"You had a huge increase in both in the labor force, a huge increase in those employed and a huge decrease in those unemployed," Dan North, chief economist for North America at Euler Hermes told Business Insider. There were "very good signs of health there," he added. 

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5. Most industry sectors saw job growth in August, with government and retail trade employment posting particularly large gains.

While employment grew in most sectors, the overall pace slowed, indicating that so-called "low-hanging fruit" jobs might be drying up — this refers to jobs that workers returned to after temporary layoffs due to the coronavirus pandemic. 

One example of this is the slowed pace of jobs added back in leisure and hospitality, one of the industries hit hardest by the pandemic and related shutdowns. Even with the employment gains, total jobs are down 2.5 million since February, and the unemployment rate in the sector is 21.3%.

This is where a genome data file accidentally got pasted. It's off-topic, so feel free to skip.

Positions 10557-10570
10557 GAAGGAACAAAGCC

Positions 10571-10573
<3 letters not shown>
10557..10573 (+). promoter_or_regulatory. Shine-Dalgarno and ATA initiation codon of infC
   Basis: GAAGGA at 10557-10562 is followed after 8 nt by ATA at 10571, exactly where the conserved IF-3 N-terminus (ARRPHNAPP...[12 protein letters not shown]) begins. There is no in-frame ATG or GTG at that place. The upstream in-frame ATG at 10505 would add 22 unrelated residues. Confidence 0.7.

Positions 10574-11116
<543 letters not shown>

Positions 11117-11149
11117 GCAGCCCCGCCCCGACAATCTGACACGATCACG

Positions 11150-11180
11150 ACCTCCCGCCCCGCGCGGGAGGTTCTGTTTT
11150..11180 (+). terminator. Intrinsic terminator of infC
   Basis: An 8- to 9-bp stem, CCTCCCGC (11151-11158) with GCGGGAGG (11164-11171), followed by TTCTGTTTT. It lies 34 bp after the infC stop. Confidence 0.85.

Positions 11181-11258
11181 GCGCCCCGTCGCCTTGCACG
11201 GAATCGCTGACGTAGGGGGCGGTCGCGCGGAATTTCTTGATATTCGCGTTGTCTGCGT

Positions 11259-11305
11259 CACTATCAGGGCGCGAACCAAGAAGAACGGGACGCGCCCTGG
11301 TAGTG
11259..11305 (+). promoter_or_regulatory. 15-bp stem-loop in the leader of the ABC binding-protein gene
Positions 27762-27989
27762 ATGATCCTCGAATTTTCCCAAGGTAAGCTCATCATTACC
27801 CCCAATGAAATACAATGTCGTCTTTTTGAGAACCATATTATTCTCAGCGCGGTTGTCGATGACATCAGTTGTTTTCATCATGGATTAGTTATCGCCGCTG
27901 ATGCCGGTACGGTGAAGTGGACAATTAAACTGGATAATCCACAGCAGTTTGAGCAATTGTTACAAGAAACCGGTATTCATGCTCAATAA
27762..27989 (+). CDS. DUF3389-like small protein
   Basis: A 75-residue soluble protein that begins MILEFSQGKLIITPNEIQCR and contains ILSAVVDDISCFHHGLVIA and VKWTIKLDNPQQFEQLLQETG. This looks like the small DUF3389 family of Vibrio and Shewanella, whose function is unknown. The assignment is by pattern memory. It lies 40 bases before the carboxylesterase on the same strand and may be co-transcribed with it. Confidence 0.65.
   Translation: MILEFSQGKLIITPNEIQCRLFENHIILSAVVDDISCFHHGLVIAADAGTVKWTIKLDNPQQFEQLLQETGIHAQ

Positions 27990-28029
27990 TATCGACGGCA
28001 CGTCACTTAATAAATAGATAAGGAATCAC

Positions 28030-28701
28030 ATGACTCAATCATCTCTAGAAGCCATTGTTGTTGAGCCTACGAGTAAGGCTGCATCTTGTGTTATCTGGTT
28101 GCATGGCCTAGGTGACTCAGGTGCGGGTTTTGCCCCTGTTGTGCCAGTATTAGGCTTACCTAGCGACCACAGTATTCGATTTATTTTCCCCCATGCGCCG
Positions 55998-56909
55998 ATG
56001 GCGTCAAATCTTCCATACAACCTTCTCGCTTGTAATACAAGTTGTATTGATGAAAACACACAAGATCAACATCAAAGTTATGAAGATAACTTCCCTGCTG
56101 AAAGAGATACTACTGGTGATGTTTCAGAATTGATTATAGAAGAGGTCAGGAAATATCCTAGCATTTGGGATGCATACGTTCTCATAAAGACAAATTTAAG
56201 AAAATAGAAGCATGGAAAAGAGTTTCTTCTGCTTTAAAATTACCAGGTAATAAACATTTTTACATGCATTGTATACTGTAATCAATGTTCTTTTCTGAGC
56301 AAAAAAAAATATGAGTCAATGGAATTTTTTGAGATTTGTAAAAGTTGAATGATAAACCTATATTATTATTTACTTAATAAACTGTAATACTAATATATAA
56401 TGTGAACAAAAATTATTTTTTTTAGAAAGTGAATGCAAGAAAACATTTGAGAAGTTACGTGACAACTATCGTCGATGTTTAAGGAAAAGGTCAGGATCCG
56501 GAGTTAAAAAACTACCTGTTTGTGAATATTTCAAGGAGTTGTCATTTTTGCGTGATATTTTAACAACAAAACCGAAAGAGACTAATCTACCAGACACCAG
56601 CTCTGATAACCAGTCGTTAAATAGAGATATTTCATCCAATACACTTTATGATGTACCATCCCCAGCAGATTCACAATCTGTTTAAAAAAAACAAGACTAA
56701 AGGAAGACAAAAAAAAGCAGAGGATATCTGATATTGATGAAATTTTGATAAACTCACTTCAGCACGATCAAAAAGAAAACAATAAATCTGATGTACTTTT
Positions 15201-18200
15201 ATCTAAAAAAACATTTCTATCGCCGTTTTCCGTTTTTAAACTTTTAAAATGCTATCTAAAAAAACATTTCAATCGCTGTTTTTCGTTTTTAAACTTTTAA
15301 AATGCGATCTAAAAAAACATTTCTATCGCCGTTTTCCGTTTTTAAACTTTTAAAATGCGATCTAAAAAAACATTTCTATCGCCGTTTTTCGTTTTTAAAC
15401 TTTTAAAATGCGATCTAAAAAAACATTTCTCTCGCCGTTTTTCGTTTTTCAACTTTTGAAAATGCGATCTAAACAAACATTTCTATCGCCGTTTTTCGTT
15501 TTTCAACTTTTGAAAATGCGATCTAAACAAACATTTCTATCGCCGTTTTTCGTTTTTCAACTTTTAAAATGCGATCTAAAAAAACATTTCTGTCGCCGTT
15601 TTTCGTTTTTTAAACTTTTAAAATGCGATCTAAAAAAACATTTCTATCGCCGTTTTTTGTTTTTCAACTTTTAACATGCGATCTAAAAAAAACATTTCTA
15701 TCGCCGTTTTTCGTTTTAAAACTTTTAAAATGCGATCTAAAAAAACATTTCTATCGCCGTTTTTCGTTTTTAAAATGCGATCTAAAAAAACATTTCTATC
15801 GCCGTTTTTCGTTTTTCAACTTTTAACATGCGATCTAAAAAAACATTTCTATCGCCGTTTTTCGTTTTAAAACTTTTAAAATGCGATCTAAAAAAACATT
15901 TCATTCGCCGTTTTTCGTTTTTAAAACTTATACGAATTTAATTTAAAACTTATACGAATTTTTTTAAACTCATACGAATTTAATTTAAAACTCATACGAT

It's difficult to see how "the labor market is going to have a more easy win if that sector — the one that's most directly affected and constrained by the virus — is starting to taper off how many jobs it can add," Nick Bunker, an economist at Indeed, told Business Insider. 

In addition, government employment was boosted by temporary hiring for the US Census. Overall employment in the sector remains 831,000 below its February level. 

6. While the number of workers on temporary layoff has dramatically declined, the number of people facing permanent job losses is rising.

It's a good thing that temporary layoffs declined, as it shows that workers are returning to their previous jobs.